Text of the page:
Two Strange Fish in the Sea

Obviously, the best example we can give is what we’ve done with Caracas Chronicles and Cinco8. When we decided to “formalize” CC it was a 14 year old blog—remember, by 2002, Quico was already ranting and telling our gringozuelans what was going on in Venezuela.

To start off, while looking for options and talking to different advisors, we were told that Caracas Chronicles was a “charity case”. That our best bet was to try and establish it as a non-profit and apply for grants from different international organizations. It made sense in a way, since it was a website that was analyzing in English the situation in Venezuela. Many other Venezuelan outlets have found interesting sources of financial support in journalistic grants.

But the truth is that when we decided to take this step with Caracas Chronicles we always thought of it as a business. Stubbornly and without looking back. So, the first thing we did was to find a flagship product that could hold the entire operation, which would allow anything else we did to become gravy and allow the partners to do this full time. So we created the Political Risk Report (delivered weekly) and a consulting division which would answer precise questions on the Venezuelan conflict. We also added an online store with t-shirts and merchandise to put our eggs in different baskets.

But after the hoops we jumped through to support ourselves as a news and analysis outlet, we go back to the most basic idea: Wouldn’t it be better to just focus on what we do and charge for the content? That’s why we have a special place in our hearts for what we call voluntary subscribers: those people that subscribe and pay a monthly fee even when the content is open. The fact that there are still folks who understand the cost of producing journalism, of course, encourages us to keep on working towards a more sustainable model for the future.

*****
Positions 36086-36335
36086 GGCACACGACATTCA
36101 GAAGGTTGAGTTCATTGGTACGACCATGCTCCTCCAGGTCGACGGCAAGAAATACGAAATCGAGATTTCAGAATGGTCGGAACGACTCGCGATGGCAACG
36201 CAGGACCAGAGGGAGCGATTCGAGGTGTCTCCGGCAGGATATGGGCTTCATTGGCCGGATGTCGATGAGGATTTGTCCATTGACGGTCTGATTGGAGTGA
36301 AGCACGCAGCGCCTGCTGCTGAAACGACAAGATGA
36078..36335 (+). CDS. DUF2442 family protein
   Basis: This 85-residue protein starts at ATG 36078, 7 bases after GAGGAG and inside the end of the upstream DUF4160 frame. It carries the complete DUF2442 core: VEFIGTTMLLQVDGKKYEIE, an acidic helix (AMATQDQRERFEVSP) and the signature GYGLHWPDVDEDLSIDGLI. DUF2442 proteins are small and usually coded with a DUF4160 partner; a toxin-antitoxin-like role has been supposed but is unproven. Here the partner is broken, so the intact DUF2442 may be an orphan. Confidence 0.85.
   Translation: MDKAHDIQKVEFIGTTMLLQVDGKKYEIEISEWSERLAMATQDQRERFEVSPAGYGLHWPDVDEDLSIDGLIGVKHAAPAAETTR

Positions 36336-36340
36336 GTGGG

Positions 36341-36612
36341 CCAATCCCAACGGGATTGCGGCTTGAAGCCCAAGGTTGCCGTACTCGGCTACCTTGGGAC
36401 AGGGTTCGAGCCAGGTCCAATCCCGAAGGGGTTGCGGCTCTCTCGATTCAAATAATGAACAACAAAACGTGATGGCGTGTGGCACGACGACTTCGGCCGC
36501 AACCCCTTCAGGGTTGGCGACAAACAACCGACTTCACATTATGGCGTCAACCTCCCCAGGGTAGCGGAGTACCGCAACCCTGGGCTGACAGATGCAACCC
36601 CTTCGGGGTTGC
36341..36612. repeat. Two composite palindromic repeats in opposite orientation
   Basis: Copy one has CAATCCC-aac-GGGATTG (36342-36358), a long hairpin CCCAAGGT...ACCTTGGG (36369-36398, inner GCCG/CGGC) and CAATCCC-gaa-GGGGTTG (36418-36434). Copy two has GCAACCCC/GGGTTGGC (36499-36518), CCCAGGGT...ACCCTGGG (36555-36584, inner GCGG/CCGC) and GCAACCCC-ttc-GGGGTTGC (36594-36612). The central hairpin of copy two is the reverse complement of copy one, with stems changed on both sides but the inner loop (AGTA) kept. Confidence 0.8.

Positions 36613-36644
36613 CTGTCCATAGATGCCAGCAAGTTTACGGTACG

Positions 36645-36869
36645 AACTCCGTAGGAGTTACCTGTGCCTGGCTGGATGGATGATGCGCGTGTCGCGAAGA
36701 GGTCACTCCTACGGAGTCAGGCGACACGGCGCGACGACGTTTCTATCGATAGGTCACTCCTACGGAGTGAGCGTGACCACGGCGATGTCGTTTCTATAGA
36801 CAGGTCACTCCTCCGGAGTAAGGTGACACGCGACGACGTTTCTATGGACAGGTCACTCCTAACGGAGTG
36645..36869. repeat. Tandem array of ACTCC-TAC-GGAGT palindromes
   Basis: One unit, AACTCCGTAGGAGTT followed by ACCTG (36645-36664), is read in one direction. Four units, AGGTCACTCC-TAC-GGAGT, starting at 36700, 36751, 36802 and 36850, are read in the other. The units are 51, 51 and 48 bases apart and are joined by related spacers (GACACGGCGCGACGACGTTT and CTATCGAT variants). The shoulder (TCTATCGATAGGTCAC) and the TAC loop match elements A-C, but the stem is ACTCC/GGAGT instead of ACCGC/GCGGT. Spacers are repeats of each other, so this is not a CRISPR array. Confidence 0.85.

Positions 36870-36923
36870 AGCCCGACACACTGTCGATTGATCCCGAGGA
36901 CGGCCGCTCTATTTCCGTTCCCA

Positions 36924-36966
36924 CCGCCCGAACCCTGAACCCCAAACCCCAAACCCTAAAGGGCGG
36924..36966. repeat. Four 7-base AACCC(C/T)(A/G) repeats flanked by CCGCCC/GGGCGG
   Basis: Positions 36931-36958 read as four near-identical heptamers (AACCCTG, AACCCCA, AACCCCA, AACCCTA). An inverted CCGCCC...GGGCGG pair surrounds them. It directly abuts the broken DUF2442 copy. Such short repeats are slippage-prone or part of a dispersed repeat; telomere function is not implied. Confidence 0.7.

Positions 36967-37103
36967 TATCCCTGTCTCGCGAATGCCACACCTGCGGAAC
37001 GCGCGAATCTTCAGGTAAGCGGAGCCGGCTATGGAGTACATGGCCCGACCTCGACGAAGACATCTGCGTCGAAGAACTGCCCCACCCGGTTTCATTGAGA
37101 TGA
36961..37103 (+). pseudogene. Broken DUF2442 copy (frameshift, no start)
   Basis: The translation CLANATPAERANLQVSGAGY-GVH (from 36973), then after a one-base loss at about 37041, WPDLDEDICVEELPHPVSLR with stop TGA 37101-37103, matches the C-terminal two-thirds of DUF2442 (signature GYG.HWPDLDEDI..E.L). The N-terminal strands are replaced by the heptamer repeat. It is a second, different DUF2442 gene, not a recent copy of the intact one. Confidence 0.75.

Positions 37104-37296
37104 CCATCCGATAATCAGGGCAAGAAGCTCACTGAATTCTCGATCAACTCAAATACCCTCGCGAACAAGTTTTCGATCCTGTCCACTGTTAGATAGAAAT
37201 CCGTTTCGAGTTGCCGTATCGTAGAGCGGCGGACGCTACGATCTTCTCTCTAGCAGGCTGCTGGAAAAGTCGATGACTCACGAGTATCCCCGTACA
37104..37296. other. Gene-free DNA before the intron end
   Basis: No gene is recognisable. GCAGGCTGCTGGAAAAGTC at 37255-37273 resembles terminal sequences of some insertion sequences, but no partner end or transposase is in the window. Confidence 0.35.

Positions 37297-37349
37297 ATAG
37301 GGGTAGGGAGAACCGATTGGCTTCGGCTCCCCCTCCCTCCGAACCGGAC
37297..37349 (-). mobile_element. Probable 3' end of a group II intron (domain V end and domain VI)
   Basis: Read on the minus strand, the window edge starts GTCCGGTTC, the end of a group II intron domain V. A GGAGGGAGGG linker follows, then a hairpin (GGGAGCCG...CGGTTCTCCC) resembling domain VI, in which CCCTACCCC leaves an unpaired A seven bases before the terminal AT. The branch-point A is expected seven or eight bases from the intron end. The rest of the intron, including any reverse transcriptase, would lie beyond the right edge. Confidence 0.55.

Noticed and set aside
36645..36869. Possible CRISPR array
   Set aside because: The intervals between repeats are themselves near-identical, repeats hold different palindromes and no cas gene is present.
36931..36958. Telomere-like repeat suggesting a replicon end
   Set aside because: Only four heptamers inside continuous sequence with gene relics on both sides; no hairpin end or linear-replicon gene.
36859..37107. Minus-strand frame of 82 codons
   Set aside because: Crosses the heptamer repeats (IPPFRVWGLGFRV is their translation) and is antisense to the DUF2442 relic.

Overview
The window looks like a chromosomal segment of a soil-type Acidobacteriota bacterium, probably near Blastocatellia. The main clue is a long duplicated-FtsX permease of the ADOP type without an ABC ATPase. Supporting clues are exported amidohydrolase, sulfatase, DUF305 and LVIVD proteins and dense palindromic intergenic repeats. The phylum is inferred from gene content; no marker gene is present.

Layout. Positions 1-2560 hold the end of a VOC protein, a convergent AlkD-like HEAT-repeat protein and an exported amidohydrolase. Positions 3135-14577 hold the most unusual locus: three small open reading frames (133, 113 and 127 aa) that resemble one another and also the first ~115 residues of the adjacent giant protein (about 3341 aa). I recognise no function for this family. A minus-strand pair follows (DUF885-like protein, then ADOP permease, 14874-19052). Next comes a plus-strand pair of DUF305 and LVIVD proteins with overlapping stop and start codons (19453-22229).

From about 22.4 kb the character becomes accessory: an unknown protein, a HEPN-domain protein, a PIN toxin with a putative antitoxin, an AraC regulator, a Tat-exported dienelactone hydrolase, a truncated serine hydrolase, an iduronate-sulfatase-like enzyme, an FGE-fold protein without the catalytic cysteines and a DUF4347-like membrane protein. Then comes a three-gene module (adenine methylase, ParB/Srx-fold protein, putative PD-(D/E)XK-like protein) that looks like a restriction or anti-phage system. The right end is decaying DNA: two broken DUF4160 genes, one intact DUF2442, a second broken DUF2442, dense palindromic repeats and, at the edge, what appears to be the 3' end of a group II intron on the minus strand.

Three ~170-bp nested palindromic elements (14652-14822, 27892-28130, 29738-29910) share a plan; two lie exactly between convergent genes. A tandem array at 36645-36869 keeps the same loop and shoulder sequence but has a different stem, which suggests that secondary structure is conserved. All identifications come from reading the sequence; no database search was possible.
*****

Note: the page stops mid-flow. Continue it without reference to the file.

Many ideas have come up along the way. For example, not long ago I was talking to Dariela Sosa, the director of Arepita (a newsletter that wraps Venezuelan daily news), about the possibility of monetizing media through packages, or bundles. Something like a journalistic Netflix, where several media could join and charge for access. Obviously, we were not the first ones to discuss that idea and find obstacles to achieve it (each outlet is a Netflix in itself). But we always come back to the same problem: are there enough people capable of holding a subscription interested in Venezuela?

The costs in Venezuela are on the rise and the team is scattering all over the world. When we began our model, a voluntary subscription could easily pay for one article; but now that’s not even close. But we knew that this would eventually happen, although we hoped that the rise in costs would be determined by an improvement of the economic conditions in the country. Today, we still depend more than we would like to on the generosity of our allies and the investment of time of some of the partners of Caracas Chronicles and Cinco8

We always come back to the same problem: are there enough people capable of holding a subscription interested in Venezuela?